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Viruses 2016, 8(9), 255; doi:10.3390/v8090255

Arms Race between Enveloped Viruses and the Host ERAD Machinery

Department of Microbiology and Molecular Genetics, Michigan State University, East Lansing, MI 48824, USA
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Author to whom correspondence should be addressed.
Academic Editor: Jaquelin Dudley
Received: 20 July 2016 / Revised: 12 September 2016 / Accepted: 12 September 2016 / Published: 19 September 2016
(This article belongs to the Special Issue Viruses, ERAD, and the Proteasome)
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Abstract

Enveloped viruses represent a significant category of pathogens that cause serious diseases in animals. These viruses express envelope glycoproteins that are singularly important during the infection of host cells by mediating fusion between the viral envelope and host cell membranes. Despite low homology at protein levels, three classes of viral fusion proteins have, as of yet, been identified based on structural similarities. Their incorporation into viral particles is dependent upon their proper sub-cellular localization after being expressed and folded properly in the endoplasmic reticulum (ER). However, viral protein expression can cause stress in the ER, and host cells respond to alleviate the ER stress in the form of the unfolded protein response (UPR); the effects of which have been observed to potentiate or inhibit viral infection. One important arm of UPR is to elevate the capacity of the ER-associated protein degradation (ERAD) pathway, which is comprised of host quality control machinery that ensures proper protein folding. In this review, we provide relevant details regarding viral envelope glycoproteins, UPR, ERAD, and their interactions in host cells. View Full-Text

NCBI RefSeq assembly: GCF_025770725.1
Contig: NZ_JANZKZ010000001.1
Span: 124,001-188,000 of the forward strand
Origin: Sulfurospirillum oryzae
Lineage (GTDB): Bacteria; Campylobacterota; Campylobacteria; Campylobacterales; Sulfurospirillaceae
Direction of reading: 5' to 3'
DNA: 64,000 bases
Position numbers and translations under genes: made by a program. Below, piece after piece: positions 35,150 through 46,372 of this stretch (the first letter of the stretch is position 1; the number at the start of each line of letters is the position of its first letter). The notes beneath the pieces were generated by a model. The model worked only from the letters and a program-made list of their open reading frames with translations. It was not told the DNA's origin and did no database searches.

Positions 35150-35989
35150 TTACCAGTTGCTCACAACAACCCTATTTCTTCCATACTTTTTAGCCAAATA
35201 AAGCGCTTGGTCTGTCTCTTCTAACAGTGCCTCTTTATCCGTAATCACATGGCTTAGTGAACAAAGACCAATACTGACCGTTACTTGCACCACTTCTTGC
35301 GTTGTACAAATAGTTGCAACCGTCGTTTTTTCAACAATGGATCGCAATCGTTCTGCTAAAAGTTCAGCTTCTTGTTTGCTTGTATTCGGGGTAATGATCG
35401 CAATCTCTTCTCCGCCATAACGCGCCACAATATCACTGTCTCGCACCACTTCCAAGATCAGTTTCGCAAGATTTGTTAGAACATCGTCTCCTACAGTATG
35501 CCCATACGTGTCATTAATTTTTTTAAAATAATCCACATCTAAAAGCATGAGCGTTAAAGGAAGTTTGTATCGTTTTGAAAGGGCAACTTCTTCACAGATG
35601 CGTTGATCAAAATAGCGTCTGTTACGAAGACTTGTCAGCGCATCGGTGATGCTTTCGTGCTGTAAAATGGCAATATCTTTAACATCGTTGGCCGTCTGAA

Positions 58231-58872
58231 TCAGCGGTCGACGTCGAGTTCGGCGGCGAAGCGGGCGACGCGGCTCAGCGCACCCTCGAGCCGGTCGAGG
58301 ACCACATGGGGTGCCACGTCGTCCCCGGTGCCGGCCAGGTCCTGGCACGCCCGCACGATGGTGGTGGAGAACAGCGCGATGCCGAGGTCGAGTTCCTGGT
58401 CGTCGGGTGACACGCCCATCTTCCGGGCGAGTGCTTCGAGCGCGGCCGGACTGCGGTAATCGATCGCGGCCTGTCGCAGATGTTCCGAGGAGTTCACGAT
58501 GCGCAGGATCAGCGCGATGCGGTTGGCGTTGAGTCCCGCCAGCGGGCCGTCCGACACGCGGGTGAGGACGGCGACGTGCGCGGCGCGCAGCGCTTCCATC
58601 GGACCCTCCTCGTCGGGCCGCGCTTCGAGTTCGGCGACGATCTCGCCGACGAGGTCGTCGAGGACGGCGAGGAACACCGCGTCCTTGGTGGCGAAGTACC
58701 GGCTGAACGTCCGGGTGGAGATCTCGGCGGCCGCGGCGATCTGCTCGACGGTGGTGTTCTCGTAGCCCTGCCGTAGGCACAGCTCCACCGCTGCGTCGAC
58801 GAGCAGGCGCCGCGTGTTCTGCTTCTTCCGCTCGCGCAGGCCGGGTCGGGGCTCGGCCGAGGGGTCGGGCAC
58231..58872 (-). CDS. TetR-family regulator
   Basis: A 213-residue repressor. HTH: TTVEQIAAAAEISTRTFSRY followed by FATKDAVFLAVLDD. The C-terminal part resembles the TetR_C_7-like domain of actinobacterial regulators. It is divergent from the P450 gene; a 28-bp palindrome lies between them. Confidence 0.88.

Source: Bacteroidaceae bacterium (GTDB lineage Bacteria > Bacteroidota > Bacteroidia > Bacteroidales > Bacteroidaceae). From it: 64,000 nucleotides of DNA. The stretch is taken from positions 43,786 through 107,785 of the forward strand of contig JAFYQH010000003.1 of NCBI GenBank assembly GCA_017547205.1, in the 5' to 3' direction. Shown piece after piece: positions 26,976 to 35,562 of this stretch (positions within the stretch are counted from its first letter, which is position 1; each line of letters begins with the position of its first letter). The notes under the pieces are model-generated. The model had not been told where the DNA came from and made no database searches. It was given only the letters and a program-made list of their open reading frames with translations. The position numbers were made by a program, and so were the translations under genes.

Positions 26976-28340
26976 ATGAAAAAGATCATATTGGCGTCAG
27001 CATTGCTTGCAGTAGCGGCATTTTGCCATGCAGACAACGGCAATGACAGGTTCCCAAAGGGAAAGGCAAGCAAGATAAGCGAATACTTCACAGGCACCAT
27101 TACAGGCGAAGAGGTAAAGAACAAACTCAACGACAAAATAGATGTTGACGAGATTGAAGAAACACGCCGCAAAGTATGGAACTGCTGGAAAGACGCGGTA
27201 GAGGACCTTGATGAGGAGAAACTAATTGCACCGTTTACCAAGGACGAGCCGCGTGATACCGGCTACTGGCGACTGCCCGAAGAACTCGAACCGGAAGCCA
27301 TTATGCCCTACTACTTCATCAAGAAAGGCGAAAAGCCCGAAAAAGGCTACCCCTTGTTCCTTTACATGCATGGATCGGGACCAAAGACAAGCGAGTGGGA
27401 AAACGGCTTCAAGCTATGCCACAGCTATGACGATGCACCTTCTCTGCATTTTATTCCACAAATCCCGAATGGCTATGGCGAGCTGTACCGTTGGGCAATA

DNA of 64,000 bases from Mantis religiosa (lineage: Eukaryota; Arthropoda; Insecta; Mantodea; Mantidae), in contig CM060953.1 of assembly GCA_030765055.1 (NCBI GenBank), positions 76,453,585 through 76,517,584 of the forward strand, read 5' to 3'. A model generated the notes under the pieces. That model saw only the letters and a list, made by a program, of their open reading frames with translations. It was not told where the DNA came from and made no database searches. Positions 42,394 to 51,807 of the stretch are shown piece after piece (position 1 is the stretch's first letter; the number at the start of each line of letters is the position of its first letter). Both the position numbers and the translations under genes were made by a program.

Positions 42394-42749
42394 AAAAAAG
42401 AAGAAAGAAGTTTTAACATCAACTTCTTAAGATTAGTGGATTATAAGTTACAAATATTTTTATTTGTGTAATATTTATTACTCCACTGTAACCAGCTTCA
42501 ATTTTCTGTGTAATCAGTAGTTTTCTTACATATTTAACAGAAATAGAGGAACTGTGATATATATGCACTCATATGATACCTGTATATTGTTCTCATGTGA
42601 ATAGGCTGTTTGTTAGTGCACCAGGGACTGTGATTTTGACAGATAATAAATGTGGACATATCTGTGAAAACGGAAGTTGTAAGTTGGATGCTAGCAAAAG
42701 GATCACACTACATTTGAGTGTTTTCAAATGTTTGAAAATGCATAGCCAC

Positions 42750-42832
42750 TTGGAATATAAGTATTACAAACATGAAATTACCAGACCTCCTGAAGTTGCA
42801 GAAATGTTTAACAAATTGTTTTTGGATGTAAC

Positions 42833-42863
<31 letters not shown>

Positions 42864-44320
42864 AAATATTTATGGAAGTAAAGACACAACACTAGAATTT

Keywords: enveloped viruses; viral glycoproteins; endoplasmic reticulum-associated degradation; ERAD; unfolded protein response; UPR; ER stress enveloped viruses; viral glycoproteins; endoplasmic reticulum-associated degradation; ERAD; unfolded protein response; UPR; ER stress
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Frabutt, D.A.; Zheng, Y.-H. Arms Race between Enveloped Viruses and the Host ERAD Machinery. Viruses 2016, 8, 255.

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